The Bipartisan Policy Center and the formula of stakeholder balance

The different actors involved in the American policy enterprise (a term I like to borrow from the report Using Science as Evidence in Public Policy) have different forms of marketing their brands as authoritative sources for policy makers and the media. The more traditional legitimation of a Think Tank is the claim that its work is intellectually pure, independent and scientifically valid. With its motto of quality, independence and impact, Brookings is the classic example of an institution that understands itself as being super partes and exerts its influence through the autonomy from ideological affiliation. Credibility is understood as neutrality and balance. On the other side, activist organizations like Heritage to the right or the Center for American Progress to the left brand themselves as organizations with an immediate impact, thus the label of marketing Think Tanks (Rich, 2004). In this case, their credibility is seen as partisan effectiveness.


A third approach to the construction of a relevant form of credibility is exemplified by the Bipartisan Policy Center, officially founded in 2006. As its name declares, BPC is neither a neutral, nonpartisan nor a one-sided partisan organization. The activities of this Think Tank largely consist in the work of different specialized commissions that include members of the two parties. When I spoke to BPC’s Director of the Democracy Project John Fortier, who was incredibly generous with his time in spite of the then upcoming midterm elections, he pointed out that it takes an important effort to build truly bipartisan groups of experts — and to communicate that vision to the outer world. Indeed, he argued, it would be very easy to engage moderate Republicans who sometimes vote with Democrats and more conservative Democrats who vote alongside Republican lines in certain issues and have them collaborate on easily agreed upon recommendations; but that line of work would not be representative of any of the two parties, which may view them as points of poor leverage and excessive compromise. Instead, BPC’s commissions recognize the ideological differences between blue and red and facilitate towards solutions that may satisfy important priorities from both sides. BPC experts engage the agency officers and politicians with whom they work by providing useful knowledge taken from their research background.

In BPC’s model, credibility is the dynamic balance of conflicting interests that recreates very closely the strenuous mechanisms of democracy. In fact, Dr. Fortier admitted external criticism is frequent. Since empirical balance is never the same from one group to the other, some of their recommendations are targeted from different groups as either too conservative or too liberal.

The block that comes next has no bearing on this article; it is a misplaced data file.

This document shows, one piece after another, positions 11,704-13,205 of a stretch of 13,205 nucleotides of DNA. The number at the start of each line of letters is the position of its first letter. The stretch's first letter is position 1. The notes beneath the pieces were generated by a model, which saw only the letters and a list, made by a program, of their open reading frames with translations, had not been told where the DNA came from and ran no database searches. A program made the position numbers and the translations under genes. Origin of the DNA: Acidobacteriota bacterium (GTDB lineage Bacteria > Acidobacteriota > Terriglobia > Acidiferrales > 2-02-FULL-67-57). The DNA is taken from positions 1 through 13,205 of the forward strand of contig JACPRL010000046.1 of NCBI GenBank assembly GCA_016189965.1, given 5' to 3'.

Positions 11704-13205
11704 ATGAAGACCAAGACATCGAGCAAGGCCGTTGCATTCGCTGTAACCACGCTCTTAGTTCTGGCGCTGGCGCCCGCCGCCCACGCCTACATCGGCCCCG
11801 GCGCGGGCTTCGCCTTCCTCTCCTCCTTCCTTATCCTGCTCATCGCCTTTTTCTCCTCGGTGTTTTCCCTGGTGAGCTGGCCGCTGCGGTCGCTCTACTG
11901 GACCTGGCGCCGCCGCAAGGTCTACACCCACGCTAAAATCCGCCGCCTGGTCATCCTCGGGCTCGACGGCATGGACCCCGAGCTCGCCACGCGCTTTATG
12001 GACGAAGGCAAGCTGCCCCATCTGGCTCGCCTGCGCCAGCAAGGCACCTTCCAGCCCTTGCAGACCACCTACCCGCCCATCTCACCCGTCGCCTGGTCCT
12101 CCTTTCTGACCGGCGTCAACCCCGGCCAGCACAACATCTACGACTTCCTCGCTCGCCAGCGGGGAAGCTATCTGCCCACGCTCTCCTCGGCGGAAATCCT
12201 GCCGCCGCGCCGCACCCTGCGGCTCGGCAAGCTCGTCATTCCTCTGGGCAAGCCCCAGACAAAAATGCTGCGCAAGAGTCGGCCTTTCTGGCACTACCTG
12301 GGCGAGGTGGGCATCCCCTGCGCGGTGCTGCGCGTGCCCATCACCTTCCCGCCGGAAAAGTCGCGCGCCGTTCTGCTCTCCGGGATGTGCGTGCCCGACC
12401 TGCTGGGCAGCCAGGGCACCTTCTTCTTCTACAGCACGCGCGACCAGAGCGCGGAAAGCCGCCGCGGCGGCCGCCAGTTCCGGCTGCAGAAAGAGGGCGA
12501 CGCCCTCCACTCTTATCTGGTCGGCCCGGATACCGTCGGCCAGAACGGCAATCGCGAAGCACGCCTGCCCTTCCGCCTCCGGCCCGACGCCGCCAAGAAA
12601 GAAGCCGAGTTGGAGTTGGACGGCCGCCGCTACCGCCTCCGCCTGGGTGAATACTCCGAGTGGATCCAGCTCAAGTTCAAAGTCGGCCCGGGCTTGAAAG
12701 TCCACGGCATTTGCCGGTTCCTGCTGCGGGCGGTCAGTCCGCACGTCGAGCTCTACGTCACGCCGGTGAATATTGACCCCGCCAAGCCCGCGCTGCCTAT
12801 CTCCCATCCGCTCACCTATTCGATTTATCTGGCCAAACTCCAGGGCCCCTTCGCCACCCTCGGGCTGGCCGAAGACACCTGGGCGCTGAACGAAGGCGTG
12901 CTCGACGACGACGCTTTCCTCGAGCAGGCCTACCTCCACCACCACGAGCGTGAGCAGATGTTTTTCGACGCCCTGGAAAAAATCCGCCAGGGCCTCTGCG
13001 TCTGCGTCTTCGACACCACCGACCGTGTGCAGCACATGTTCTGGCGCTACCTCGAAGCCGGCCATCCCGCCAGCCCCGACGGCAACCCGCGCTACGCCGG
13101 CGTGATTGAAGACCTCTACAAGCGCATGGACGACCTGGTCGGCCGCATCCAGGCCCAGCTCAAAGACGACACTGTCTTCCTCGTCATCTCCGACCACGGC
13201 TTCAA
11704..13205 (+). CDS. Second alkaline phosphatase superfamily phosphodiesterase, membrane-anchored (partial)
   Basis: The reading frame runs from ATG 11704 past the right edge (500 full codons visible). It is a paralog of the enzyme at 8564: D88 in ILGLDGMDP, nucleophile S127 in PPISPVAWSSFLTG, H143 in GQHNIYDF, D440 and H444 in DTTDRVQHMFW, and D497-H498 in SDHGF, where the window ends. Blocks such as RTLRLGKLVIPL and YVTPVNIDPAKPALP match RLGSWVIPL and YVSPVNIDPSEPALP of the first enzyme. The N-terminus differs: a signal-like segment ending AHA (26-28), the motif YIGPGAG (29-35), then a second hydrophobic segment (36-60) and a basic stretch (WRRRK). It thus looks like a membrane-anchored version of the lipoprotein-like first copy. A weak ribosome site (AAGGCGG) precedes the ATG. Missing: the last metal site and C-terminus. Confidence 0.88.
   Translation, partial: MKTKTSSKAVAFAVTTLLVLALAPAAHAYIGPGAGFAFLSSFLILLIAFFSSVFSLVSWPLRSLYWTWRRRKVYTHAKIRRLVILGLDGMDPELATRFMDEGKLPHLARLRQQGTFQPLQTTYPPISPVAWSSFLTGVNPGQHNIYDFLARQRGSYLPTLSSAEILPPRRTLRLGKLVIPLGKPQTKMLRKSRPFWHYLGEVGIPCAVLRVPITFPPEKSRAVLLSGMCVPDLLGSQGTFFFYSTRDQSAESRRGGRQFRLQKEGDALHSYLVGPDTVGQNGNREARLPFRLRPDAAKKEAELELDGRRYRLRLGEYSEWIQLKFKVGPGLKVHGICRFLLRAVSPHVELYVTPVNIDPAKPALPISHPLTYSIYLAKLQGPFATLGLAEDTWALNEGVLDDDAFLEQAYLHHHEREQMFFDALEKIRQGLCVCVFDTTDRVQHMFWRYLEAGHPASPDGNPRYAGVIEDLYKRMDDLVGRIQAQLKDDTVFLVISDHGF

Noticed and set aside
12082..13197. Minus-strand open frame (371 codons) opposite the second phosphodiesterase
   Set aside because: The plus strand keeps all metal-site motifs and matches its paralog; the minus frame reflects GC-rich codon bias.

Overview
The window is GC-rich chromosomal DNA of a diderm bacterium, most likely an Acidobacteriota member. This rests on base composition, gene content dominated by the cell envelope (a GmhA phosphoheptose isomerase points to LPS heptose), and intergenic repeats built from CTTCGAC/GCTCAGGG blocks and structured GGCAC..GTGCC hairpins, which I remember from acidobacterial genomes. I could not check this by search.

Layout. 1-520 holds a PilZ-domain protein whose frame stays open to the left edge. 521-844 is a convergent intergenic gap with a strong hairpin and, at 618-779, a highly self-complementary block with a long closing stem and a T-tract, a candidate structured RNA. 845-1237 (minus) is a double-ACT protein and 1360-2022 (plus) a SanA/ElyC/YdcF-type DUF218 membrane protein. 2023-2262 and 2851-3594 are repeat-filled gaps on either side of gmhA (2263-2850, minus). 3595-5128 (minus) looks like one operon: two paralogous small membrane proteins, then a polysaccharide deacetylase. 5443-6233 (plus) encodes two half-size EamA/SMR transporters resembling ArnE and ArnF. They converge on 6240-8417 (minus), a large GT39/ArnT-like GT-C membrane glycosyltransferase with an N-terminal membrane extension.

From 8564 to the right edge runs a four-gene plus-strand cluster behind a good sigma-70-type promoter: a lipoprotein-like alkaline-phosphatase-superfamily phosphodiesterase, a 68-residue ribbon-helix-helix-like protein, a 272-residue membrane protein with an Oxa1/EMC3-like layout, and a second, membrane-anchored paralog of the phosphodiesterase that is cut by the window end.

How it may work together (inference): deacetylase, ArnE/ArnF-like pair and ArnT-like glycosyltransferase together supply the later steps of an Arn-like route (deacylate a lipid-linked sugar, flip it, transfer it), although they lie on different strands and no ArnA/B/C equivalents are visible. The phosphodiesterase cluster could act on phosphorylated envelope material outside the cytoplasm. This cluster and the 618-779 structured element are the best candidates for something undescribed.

When asked about the possibilities of replicating the institution in other parts of the world, Mr. Fortier replied that the basic inspiration of bringing together a large range of stakeholders is subject to very different implementations, and cited California Forward as a significant effort in this sense. In other words, context may give you very different pieces and cultures of participation; but the decision to build an organization that understands credibility as a dynamic balance can be universally inspiring.

BPC’s transparency

Because of its declared dedication to a more understanding and collaborative political climate in the country’s capital and the foundational balance between the parties, the BPC doesn’t consider their financial transparency an issue of priority and defend that a certain degree of confidentiality in their meetings is an important ingredient for the success of their project.

Financial information from BPC. Source: Annual report 2013

Financial information from BPC. Source: Annual report 2013

Even though specific amounts are not disclosed, the annual report contains easy to read and important financial information, including the total funding, its breakdown and a comprehensive list of donors with only two anonymous funders. BPC received a total of $ 24 million in 2013, 71% of which corresponds to foundations, while the remaining 29% is the sum of corporations and individuals.

What’s next?

In the next post I will make an in-depth analysis of the recent Washington Post’s piece on Brookings, which has very interesting consequences for the debate on Think Tank accountability, currently shifting towards the problem of activist philanthropy.

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